Narcissistic personality disorder (NPD) is a personality disorder that is marked by an exaggerated perception of abilities, a need for attention, entitlement, an inability to empathize with others, and an intense reaction (or indifference) to criticism or defeat. 

Though this disorder can be developed by an overinflated sense of ego and importance, it can also develop in people who are excessively ridiculed and mistreated. In either situation, NPD often masks an inner fragility and extreme lack of self-worth, causing the person to outwardly tout their greatness and accomplishments to others.

Borderline personality disorder (BPD) is a personality disorder that is marked by intense and unstable moods, relationships, and self-image. People diagnosed with borderline personality disorder tend to manifest self-defeating behaviors such as self-harming and suicidal actions, which are often accompanied by ongoing feelings of emptiness tied to their unstable self-image and identity.

Is Self-Loathing Tied to Narcissism?

Mental health literature does suggest a tie between self-loathing and narcissism. Despite the classical symptom of grandiose self-importance, someone diagnosed with narcissistic personality disorder is likely to have an unstable relationship with their self-esteem, experiencing an alternation between self-love and self-loathing. 

How Do You Treat Self-Disgust?

If you feel disgusted with yourself, the most effective and healthy way to treat it would be going to psychotherapy and talking with a therapist. By participating in psychotherapy, the therapist and client collaborate to create a treatment plan, meaning that you and your provider will come together to create therapeutic goals, such as decreasing feelings of self-disgust or increasing feelings of self-acceptance, self-love, or self-neutrality. 

Strategies for Overcoming Self-Loathing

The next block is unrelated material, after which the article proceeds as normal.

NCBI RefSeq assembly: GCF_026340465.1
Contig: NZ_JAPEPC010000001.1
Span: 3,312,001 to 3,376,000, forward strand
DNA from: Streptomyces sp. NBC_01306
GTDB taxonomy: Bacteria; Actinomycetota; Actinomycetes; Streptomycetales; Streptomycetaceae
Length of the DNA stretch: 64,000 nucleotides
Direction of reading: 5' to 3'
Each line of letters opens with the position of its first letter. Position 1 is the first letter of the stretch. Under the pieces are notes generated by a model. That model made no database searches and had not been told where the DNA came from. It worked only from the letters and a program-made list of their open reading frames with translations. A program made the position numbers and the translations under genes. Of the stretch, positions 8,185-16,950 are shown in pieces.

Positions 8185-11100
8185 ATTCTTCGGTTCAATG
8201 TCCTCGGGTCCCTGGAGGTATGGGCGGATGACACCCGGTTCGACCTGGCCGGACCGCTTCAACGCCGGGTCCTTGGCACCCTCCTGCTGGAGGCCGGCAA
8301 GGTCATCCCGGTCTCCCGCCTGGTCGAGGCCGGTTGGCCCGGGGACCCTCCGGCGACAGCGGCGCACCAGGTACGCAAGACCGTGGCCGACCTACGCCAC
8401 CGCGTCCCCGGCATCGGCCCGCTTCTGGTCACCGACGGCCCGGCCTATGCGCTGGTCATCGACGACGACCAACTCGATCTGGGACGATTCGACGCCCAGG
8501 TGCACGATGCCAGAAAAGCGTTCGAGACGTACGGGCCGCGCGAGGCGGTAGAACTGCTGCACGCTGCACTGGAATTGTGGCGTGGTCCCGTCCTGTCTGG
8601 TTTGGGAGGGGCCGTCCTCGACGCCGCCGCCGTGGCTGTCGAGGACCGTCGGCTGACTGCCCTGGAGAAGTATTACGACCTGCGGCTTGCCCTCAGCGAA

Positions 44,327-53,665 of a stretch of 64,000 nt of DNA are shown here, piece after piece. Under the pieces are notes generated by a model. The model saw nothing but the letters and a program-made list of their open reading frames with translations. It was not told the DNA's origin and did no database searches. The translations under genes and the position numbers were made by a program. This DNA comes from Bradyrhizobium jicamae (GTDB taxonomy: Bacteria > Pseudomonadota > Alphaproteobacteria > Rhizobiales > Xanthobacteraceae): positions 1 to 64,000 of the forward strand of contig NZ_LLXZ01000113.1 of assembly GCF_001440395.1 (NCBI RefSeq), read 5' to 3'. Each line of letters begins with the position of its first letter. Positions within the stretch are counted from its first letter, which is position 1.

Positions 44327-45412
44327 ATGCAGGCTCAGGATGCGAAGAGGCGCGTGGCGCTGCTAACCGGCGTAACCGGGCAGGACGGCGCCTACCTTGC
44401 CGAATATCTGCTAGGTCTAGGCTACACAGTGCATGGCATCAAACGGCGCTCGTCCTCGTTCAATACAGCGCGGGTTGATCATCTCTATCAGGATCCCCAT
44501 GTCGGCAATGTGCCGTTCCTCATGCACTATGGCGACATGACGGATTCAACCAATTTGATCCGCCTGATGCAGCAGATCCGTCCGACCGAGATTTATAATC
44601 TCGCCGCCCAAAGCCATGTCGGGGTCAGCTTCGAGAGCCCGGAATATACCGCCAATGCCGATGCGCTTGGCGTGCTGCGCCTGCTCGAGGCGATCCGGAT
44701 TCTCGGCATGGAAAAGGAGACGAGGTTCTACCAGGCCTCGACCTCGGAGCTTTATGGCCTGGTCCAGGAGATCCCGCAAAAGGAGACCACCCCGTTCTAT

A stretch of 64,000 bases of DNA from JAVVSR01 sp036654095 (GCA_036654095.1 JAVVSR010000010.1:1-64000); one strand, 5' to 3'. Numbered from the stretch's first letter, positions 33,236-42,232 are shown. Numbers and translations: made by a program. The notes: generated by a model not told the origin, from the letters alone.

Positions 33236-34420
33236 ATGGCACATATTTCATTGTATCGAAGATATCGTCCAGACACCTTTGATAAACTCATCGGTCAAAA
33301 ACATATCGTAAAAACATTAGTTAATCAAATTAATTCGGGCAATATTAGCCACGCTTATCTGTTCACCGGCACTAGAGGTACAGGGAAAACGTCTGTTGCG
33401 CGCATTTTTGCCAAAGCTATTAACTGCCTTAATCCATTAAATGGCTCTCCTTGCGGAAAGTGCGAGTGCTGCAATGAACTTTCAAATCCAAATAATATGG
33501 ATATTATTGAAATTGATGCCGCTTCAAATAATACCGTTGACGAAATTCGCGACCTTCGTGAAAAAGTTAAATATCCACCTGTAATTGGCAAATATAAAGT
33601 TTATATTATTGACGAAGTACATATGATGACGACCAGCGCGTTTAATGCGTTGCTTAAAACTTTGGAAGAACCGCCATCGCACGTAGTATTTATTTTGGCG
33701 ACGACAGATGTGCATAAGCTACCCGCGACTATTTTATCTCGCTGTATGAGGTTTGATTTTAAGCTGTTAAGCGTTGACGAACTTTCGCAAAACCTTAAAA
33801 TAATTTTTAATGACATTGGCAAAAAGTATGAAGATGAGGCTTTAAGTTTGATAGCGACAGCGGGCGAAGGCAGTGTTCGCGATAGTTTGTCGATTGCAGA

Helpful strategies to help you overcome feelings of self-loathing can include identifying the signs of self-loathing that present themselves in your life and exploring their possible triggers and causes. What does self-loathing look like for you, and what do you think is behind it?

It’s important to assess whether the thoughts related to your self-loathing are actually true, or if they are cognitive distortions—opinions that distort the truth to fit a certain narrative. By challenging negative and unhelpful beliefs, you can better distinguish opinions from facts. 

Consider showing yourself compassion by modifying unreasonable expectations that you have set for yourself, as well as any negative self-talk you notice. Be aware of the role of outside influences on your self-perception and embrace perspectives that help you be your best self. 

If someone has harmed you, for your sake, consider forgiveness. Identify opportunities to receive positivity, such as accepting compliments, praise, and recognition of your strengths. Self-loathing can be a hard pattern to break, but with the right tools, you’ll see that putting in the work to shift your perspective will be worth it in the happiness and contentment you’ll bring yourself.

Strategies for cultivating self-compassion

It’s important to break from negative thoughts and patterns, but it’s just as important to make an effort to celebrate yourself and show yourself kindness. Self-compassion isn’t just “being nice” to yourself. Self-compassion is also the simple act of not beating yourself up for something that you don’t have or do.